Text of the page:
A day in the life of… Maia Tkemaladze

27th April 2018 at 00:00
Teaching in Georgia can feel like an uphill task at times for this English teacher, but a government focus on CPD ensures she is always learning something new

Above my school, on top of a hill, is an 18th century castle. The name of the castle is Modi Nakhe, which means “come and see” in Georgian.

Welcome to Sachkhere, the small town where I teach. It is surrounded by majestic mountains and green fields, and every day I enjoy the marvellous views of the castle and mountains as I walk or drive to work.

The school in which I teach English is more than a century old. It is an all-through, government-maintained school attended by about 600 students from all kinds of backgrounds. Lessons start at 9am and finish at 3pm or 4pm, depending on whether students have six or seven lessons that day. We have three 45-minute lessons in the morning and the rest after lunch.

I teach four lessons a day to students who are aged 6-17. I instruct them in vocabulary, grammar and language skills, using different strategies and techniques to keep my lessons as engaging and motivating as I can.

Professional development is very important at our school. We have a tradition of sharing teaching methodology, regularly observing each other’s lessons and offering feedback on what we see. This is not just a tradition in our school – it is a government policy.

'Everyone is involved in CPD'

All Georgian teachers are involved in a professional-development scheme. In order to move to a higher level and get the status of a senior or mentor teacher, we have to gather credits by participating in different activities, including model lessons, conducting classroom-based research and doing projects. I am currently carrying out research into why there is a lack of motivation in my eighth-grade class.

After the school day finishes, I work on lesson plans or prepare students for language competitions. Many students stay behind to take part in clubs. Our students do a lot of sports, especially football and basketball. My school also actively collaborates with the Peace Corps. Every Thursday, I work with a Peace Corps volunteer to run a wellness club for girls, in which we teach them how to take care of their hygiene, fitness, nutrition, and how to improve their leadership skills.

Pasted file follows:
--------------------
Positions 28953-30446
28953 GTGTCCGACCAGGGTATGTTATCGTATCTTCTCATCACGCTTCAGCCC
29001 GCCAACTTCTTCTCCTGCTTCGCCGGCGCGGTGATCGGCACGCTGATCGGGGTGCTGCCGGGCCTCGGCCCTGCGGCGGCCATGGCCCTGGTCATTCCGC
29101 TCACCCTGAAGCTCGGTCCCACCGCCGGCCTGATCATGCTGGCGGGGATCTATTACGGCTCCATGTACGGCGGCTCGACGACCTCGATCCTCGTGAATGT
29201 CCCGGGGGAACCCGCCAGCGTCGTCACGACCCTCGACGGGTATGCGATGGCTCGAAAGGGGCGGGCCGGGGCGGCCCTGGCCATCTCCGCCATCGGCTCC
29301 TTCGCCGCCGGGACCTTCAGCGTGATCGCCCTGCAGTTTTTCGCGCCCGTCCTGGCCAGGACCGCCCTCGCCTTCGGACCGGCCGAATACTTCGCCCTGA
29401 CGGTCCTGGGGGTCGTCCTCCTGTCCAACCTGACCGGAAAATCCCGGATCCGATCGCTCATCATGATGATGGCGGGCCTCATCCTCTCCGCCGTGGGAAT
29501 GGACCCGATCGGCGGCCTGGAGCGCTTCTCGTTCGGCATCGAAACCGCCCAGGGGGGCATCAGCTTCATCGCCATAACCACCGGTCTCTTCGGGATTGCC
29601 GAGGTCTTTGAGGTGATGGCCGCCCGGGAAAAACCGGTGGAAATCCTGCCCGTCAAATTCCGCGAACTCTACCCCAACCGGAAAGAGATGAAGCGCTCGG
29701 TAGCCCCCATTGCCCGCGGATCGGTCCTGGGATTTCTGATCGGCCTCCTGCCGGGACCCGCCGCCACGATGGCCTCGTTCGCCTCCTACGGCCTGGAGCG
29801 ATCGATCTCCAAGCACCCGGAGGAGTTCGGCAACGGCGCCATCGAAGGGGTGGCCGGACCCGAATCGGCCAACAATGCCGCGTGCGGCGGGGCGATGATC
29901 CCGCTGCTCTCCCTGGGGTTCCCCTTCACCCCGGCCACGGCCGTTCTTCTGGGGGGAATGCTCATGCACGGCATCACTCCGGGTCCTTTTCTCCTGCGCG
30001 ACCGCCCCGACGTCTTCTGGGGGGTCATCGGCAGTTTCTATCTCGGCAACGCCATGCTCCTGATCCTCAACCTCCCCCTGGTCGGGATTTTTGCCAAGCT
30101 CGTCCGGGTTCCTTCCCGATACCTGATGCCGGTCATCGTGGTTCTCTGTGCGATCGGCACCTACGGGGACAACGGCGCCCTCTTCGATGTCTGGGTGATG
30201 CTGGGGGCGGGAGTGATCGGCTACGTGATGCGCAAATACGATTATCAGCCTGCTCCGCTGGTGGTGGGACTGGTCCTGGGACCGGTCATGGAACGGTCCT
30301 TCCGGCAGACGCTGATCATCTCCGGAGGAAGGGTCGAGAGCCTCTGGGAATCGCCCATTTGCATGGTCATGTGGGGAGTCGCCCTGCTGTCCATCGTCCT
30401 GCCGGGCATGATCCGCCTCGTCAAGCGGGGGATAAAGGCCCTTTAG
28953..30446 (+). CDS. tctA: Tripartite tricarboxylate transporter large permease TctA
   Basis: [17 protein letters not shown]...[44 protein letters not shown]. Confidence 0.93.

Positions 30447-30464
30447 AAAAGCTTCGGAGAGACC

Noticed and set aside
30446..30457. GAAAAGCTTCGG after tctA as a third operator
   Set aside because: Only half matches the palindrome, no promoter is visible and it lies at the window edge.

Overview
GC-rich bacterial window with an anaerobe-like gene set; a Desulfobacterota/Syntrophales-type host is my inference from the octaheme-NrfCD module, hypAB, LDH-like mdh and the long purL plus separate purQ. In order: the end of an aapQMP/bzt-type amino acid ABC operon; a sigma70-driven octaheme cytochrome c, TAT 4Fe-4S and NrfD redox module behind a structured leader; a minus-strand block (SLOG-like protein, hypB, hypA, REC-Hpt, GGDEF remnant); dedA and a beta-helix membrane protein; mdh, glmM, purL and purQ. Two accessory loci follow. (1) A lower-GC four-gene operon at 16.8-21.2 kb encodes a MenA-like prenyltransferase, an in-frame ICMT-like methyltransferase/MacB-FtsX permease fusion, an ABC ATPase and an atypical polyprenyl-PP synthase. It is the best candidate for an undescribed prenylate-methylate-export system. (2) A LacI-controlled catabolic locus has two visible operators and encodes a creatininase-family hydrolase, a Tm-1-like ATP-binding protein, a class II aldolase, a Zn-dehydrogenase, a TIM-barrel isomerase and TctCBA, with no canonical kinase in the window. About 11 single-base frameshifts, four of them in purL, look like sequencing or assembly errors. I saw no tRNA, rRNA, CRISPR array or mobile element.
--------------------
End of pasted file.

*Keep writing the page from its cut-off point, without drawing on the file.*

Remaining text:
I love my profession and I want it to be appreciated by the government. One of the greatest achievements in my career was when I was selected as one of the 10 best teachers of Georgia in the 2017 Teacher Prize award.

I can’t imagine doing any other job, but teaching is a challenging profession. That is why so few young people choose to pursue it as a career. When I first joined the profession, I found the job very challenging, but as time went by, I gained in experience and developed professionally. But I am still learning. I am constantly working to keep up to date with new teaching methodology. One of the things I still find hard is differentiating my teaching in a way that meets the interests and abilities of all students, to allow them to reach their full potential.

My school has a very good infrastructure, but some of our students are from economically disadvantaged families, where parents have to leave home and go abroad to work. In these cases, students don’t have a lot of contact with their parents and this, in turn, means that parents don’t do anything to support their children. So it falls to teachers to take responsibility for helping children and making sure that they are not left out, but are given access to resources and education.

Maia Tkemaladze is an English teacher at Sachkhere Ilia Chavchavadze Public School #2 in Sachkhere, Georgia

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